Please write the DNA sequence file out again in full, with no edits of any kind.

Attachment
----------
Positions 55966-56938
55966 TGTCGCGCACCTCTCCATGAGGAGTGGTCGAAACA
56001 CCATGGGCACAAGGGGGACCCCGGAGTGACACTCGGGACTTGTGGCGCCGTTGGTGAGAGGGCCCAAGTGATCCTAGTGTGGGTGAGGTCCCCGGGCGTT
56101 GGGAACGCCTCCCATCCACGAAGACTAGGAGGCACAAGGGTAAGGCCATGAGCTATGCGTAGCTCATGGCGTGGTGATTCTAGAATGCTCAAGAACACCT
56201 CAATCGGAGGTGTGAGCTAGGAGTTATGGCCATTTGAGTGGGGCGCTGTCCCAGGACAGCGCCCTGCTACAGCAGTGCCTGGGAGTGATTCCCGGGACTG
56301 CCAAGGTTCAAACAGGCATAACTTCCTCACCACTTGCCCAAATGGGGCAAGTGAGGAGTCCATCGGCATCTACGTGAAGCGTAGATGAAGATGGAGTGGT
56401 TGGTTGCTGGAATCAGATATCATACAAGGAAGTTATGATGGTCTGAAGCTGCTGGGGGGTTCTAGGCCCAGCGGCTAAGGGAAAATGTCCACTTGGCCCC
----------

Positions 55966-56938
55966 TGTCGCGCACCTCTCCATGAGGAGTGGTCGAAACA
56001 CCATGGGCACAAGGGGGACCCCGGAGTGACACTCGGGACTTGTGGCGCCGTTGGTGAGAGGGCCCAAGTGATCCTAGTGTGGGTGAGGTCCCCGGGCGTT
56101 GGGAACGCCTCCCATCCACGAAGACTAGGAGGCACAAGGGTAAGGCCATGAGCTATGCGTAGCTCATGGCGTGGTGATTCTAGAATGCTCAAGAACACCT
56201 CAATCGGAGGTGTGAGCTAGGAGTTATGGCCATTTGAGTGGGGCGCTGTCCCAGGACAGCGCCCTGCTACAGCAGTGCCTGGGAGTGATTCCCGGGACTG
56301 CCAAGGTTCAAACAGGCATAACTTCCTCACCACTTGCCCAAATGGGGCAAGTGAGGAGTCCATCGGCATCTACGTGAAGCGTAGATGAAGATGGAGTGGT
56401 TGGTTGCTGGAATCAGATATCATACAAGGAAGTTATGATGGTCTGAAGCTGCTGGGGGGTTCTAGGCCCAGCGGCTAAGGGAAAATGTCCACTTGGCCCC